Practical Solutions to Mitigate the Discriminatory Effects of Face Coverings/Masks and Social Distancing in Various Clinical Healthcare Settings:

  1. Create awareness of hearing loss disability: Posters within clinical area will act as reminders to staff members. Frequent displays of messages on intranet website, “creating awareness of hearing loss difficulty” will help technology-savvy staff/employees. Employees should be encouraged to attend disability awareness course towards their annual appraisal process. Every healthcare employee should be aware of hearing disabilities in a patients, as it is invisible.
  2. Offer a badge that displays hearing loss disability to patients with this disability on registration at reception. This will make staff members aware of their disability during interactions with them.
  3. Human factors Do’s and Don’ts: Do have patience, speak slowly, reduce background noise, and make it a quiet place. Rephrase remarks and don’t just repeat the words if it is not understood. Be prepared to write down as needed. Don’t shout or speak very softly. Don’t overemphasize, or exaggerate your words. Be careful with the tone of your speech and don’t appear to patronize.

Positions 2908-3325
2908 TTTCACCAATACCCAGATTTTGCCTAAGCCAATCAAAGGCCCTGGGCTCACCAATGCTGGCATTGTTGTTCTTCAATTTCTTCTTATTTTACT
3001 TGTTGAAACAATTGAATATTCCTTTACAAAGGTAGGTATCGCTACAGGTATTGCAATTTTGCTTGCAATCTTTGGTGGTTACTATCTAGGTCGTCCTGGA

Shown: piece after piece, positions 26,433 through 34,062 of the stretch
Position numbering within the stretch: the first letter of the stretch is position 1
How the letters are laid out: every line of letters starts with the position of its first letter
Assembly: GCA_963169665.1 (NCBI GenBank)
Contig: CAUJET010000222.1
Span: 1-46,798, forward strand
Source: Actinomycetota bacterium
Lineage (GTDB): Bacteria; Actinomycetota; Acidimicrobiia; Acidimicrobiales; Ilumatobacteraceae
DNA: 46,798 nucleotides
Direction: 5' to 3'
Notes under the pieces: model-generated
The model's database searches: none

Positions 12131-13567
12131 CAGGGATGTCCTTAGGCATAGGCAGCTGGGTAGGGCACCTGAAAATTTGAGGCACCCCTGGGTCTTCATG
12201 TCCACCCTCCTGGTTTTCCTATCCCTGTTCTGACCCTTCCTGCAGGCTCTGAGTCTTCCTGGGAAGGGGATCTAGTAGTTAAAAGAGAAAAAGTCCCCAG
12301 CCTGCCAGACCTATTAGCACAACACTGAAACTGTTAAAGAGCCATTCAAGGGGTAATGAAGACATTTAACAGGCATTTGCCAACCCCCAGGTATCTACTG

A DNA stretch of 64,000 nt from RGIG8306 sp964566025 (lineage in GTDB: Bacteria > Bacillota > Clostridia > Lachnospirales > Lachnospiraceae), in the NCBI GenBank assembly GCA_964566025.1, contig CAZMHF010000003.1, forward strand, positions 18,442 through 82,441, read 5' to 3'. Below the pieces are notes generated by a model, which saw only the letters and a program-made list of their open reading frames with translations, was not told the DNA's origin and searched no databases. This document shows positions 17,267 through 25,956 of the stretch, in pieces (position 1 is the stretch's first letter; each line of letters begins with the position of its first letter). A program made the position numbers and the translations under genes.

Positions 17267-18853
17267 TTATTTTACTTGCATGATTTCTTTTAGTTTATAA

4. Use hearing loss friendly PPE: Clear masks and transparent perspex screens allow clear views of lip movements, facial movements, and expressions. Clear masks start to fog due to warmth of exhaled breath during speech, which interferes with visibility of lip movements. Clear masks/full-face shields/visors with anti-fog coating will prevent fogging, and antireflective coating will prevent reflection of surrounding light. This will help with clear interpretation of lip movements and facial features.
  5. Hearing or induction loops: This is the most effective, easy to use and trouble-free assistive technology, which is widely available. Hearing aids do not work effectively in group settings as they do not cancel background noise or group chatter. This makes it difficult to clearly understand words spoken by an individual. On the other hand, hearing loops send pure clear sounds from sound systems directly to hearing aids, filtering out any distortions or background noise. With Bluetooth wireless technology-compatible hearing aids, there is no need to connect wired loops to the hearing aids.